We often capture swarms and rescue and relocate feral bees from structures and trees so that we can give them a better shot at survival as well as keep them from being sprayed or killed.
What is a rescue bar? It allows us to fasten existing comb that we’ve cut from an existing structure to a bar that can be directly installed into the new hive. Giving the bees some pre-built comb allows them to bounce back more quickly and immediately begin storing, laying, and taking care of brood.
What do you put in the rescue bar? We advise live bee removal specialists and hobbyist to only save the brood to put into the colony. Some pollen and honey will inevitably find its way in this comb sometimes, but it is not the main focus. The bees are highly capable of gathering more food, but they need a place to build up their numbers to continue colony growth. For this reason, rescuing some of the brood comb from the removal can be invaluable in survival.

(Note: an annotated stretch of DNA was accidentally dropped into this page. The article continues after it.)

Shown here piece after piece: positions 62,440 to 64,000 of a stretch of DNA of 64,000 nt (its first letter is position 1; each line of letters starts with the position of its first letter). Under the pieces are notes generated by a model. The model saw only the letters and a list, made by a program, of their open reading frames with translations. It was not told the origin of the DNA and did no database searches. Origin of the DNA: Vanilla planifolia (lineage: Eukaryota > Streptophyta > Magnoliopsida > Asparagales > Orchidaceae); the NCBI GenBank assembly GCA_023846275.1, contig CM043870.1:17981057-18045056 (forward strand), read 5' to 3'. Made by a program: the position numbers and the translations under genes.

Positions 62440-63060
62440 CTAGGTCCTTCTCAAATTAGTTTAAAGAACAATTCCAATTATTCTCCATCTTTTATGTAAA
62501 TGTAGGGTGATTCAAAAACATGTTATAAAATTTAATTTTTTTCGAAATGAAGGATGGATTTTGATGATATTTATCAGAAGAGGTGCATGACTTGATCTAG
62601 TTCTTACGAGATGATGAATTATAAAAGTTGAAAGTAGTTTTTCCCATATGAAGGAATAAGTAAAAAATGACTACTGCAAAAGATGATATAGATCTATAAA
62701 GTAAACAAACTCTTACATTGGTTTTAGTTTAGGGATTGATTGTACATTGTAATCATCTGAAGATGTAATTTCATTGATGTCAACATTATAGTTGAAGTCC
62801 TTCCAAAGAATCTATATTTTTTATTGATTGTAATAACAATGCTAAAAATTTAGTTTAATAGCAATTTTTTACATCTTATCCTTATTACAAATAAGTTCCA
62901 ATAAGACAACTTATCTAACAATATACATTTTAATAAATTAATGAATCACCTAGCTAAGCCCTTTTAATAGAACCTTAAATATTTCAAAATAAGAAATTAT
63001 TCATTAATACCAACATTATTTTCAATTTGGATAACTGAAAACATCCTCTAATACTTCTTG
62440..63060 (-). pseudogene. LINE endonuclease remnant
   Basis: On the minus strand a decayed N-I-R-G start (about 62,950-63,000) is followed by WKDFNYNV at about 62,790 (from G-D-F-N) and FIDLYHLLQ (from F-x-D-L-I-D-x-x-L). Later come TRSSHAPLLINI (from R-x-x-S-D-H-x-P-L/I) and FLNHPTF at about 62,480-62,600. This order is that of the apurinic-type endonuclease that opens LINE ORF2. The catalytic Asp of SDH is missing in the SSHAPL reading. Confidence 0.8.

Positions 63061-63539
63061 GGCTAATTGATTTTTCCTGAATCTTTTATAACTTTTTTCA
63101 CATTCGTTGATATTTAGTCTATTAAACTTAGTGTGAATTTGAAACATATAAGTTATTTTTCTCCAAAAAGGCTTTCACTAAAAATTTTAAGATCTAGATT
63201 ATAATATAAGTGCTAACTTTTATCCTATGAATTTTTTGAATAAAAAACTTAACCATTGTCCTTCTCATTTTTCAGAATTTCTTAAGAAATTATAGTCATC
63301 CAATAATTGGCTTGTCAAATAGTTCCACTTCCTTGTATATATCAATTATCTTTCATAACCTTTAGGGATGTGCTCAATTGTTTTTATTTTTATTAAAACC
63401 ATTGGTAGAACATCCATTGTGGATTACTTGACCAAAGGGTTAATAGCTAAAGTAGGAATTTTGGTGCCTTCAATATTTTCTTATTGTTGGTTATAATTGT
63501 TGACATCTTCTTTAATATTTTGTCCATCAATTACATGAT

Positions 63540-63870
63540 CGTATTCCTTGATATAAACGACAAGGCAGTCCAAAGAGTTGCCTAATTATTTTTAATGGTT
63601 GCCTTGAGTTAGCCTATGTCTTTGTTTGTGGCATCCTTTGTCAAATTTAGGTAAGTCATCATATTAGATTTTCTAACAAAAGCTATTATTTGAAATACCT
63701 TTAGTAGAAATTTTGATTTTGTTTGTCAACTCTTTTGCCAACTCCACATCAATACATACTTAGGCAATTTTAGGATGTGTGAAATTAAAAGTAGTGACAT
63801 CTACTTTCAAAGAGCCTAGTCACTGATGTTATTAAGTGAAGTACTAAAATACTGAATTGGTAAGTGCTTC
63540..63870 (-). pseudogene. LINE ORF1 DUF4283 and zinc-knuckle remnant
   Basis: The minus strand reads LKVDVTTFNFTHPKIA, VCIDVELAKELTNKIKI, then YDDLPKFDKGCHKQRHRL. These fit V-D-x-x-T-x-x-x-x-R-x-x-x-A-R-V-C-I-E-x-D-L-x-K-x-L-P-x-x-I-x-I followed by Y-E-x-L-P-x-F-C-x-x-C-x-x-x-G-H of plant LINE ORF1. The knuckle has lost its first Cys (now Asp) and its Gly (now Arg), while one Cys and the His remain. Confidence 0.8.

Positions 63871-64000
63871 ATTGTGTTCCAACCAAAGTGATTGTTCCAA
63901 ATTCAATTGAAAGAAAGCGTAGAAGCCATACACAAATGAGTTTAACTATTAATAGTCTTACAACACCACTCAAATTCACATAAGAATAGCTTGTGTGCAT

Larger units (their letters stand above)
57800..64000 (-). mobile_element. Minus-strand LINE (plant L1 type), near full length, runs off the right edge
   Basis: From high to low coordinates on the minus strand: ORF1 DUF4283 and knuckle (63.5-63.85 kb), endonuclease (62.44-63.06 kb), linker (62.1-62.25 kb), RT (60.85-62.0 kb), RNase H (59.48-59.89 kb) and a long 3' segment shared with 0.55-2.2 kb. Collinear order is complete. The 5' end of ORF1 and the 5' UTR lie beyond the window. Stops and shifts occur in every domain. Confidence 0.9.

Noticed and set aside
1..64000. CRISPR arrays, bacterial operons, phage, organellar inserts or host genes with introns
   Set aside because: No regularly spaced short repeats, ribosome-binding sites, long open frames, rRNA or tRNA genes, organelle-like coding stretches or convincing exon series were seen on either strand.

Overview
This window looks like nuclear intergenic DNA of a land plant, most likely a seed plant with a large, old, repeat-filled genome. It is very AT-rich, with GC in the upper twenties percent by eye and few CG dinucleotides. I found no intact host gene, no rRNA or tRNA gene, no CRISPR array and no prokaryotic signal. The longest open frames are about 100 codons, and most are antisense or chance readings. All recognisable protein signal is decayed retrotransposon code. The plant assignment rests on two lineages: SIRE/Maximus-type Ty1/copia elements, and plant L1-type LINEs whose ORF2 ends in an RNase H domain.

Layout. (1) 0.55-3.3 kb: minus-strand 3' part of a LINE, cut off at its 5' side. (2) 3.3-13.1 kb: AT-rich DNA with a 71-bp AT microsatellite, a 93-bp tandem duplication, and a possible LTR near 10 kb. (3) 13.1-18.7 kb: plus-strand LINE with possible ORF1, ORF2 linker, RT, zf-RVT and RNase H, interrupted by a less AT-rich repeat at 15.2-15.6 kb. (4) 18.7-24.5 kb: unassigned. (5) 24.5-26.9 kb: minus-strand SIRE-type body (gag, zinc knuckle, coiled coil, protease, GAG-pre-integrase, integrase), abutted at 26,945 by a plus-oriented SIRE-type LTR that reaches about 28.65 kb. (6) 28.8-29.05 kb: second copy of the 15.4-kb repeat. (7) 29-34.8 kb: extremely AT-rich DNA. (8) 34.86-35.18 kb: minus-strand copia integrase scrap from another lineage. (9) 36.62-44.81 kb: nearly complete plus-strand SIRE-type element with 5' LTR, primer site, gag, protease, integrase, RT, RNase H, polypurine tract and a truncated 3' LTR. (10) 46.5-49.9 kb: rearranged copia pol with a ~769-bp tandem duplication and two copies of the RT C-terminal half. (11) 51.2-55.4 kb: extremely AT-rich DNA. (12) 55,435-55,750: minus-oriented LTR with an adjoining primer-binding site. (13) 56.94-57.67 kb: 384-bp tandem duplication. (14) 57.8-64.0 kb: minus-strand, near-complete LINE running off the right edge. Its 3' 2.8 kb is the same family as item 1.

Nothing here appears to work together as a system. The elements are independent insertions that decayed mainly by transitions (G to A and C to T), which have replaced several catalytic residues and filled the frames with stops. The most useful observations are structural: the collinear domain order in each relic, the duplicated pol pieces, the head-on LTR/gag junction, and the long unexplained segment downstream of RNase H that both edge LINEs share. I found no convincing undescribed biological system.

Here’s a quick video of how to install comb on the rescue bar that we took at Buzz Fest at Beeweaver Apiaries. Steve Butler with Company Bee made this “Buzz Bar”.
As a side note, these bars can be modified for top bar or Langstroth hives (really for any hive type).